Responses indicated, the authors wrote, “that most states are using some kind of negotiation” — but none that answered the survey were following the private-sector model of negotiating with multiple vendors pre-award.
Scott Rubin, head of Public Policy at Tanium, an Emeryville, Calif.-based endpoint security and systems management company, said operating similarly to the private sector could have positive results for governments.
"Negotiating organically rather than at intervals often helps ensure cost aligns with value, and ensures both parties are on the same page earlier in the process. This should drive a higher probability of a mutually beneficial partnership," Rubin said via email.
Answers heard at NASCIO’s annual conference in 2016 pointed to a combination of legislation and internal policies blocking the way, Ward said.
Exactly half of respondents said legislative and policy changes would be needed to begin using negotiations in IT procurement, while another 28 percent combined said legislative changes (21 percent) or policy changes (7 percent) were an issue.
But here, too, Smyth pointed out that working together can make a big difference. She cited one of two case studies in the report, examining how the close relationship between former Alabama CIO Joanne Hale and current state CPO Michael Jones let them forge legislation that passed, allowing multi-vendor and cooperative contracts.
“Obviously you’re going to accomplish more together,” Smyth said.
States that answered the pre-workshop survey were, by and large, bullish on their ability to use procurement to get the most innovative technology for their agencies. More than half, or 54 percent, rated their process as effective (44 percent) or very effective (10 percent).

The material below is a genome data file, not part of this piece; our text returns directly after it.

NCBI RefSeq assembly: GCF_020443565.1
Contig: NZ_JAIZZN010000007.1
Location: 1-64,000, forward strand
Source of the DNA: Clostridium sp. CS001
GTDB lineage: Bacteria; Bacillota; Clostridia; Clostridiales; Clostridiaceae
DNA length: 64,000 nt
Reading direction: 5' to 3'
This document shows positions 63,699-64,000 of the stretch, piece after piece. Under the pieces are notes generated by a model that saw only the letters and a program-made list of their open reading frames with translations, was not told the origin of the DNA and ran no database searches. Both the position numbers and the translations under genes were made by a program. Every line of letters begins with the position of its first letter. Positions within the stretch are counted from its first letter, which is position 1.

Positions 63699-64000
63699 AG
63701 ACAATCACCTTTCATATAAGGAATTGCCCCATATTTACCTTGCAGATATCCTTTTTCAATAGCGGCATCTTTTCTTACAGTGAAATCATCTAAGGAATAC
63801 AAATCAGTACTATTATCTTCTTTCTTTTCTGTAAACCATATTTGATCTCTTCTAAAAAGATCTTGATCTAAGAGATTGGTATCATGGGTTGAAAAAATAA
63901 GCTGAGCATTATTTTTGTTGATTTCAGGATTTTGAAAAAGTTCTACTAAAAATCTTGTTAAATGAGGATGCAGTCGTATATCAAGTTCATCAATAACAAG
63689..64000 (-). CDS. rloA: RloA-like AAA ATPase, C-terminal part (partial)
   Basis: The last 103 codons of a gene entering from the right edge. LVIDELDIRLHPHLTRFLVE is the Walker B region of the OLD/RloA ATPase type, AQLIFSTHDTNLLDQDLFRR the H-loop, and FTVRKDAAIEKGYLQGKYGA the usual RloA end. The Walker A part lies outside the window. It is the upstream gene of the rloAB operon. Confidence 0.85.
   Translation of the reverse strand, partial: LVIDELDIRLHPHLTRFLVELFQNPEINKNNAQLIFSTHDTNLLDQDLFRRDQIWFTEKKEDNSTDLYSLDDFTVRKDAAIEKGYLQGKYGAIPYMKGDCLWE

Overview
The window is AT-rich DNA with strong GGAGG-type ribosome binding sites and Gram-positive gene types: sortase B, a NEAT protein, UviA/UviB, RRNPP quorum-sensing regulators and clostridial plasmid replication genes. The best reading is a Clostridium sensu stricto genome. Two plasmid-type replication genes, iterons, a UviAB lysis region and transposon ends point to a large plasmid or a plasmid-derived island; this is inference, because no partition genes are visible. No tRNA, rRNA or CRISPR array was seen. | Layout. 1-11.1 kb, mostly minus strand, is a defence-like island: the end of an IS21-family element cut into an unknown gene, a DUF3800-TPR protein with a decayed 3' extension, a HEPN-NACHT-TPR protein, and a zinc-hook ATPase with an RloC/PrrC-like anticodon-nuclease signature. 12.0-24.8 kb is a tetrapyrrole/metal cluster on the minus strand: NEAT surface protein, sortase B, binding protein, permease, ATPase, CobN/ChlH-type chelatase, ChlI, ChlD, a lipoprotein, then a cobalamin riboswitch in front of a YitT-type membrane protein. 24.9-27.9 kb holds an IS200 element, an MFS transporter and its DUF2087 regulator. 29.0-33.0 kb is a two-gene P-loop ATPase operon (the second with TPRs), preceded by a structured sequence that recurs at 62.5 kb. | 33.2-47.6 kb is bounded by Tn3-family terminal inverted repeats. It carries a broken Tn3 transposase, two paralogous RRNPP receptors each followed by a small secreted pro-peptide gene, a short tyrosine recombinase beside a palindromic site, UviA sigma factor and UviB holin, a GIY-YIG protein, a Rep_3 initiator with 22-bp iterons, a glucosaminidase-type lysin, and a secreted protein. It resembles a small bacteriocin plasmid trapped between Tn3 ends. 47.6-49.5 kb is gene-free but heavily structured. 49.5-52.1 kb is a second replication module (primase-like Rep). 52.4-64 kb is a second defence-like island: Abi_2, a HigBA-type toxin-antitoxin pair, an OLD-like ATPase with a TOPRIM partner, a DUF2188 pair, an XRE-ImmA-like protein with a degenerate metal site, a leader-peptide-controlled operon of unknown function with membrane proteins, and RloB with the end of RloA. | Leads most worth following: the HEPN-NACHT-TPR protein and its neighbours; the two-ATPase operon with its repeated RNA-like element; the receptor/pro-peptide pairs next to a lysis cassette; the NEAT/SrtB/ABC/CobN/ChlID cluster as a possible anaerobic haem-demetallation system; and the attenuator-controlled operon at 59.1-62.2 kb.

But nearly one-third, or 31 percent, said their process was neither effective nor ineffective at landing innovative technology, while 15 percent rated it ineffective.
Part of the reason for the “neither” answer, Ward said, could have been differing perspective from CIOs and CPOs. But another reason, she noted, continues to be the protracted procurement cycle, “that maybe by the time that we set out to get x-y-z, it’s already 18 months down the road and it’s out of date.”
One solution can be using Iterative, non-waterfall procurement methodologies to take on smaller projects more quickly and more inexpensively.
“If states can look at breaking things off into smaller pieces, doing smaller projects or sprints or doing cooperative contracts,” Ward said, “then you haven’t invested this giant amount of money and you can start again or regroup.”
The issue has come up at nearly every recent NASPO conference, Smyth said, and is being explored by many states.
“To be more agile sounds very cheesy," she added. "But modular procurement does two things. It segments the risk and increases the transparency of the process."
By definition, private companies are already directly connected to IT procurement. Survey respondents said, for example, that they negotiate everything from scope of work and pricing to roles and responsibilities and delivery specifications as part of that ongoing process.
But among their recommendations, the report authors suggest working with all parties “including those from the private sector” to promote flexibility and communication, as well as building RFIs and RFPs to encourage private-sector solutions instead of “focusing on overly prescriptive specifications.”
In examining implementation methods for their recommendations, report authors said it’s important to remember that RFPs cost the private sector many man hours and thousands of dollars to apply — but that they have good ideas too.
By taking a part of its RFP process online, Riverside County, Calif., connected with a groundswell of interest earlier this year.
The agency issued an RFP to build the country’s largest broadband network on April 3, following it up about three weeks later with an online proposer’s conference that drew nearly 40 interested parties.
Agencies realize, Ward said, that the private sector “can be part of the problem,” but want to keep the process fair, competitive and inclusive.
“Really, the notion from both CIOs and CPOs," Ward said, "is that they really did want a private-sector partner in these IT projects."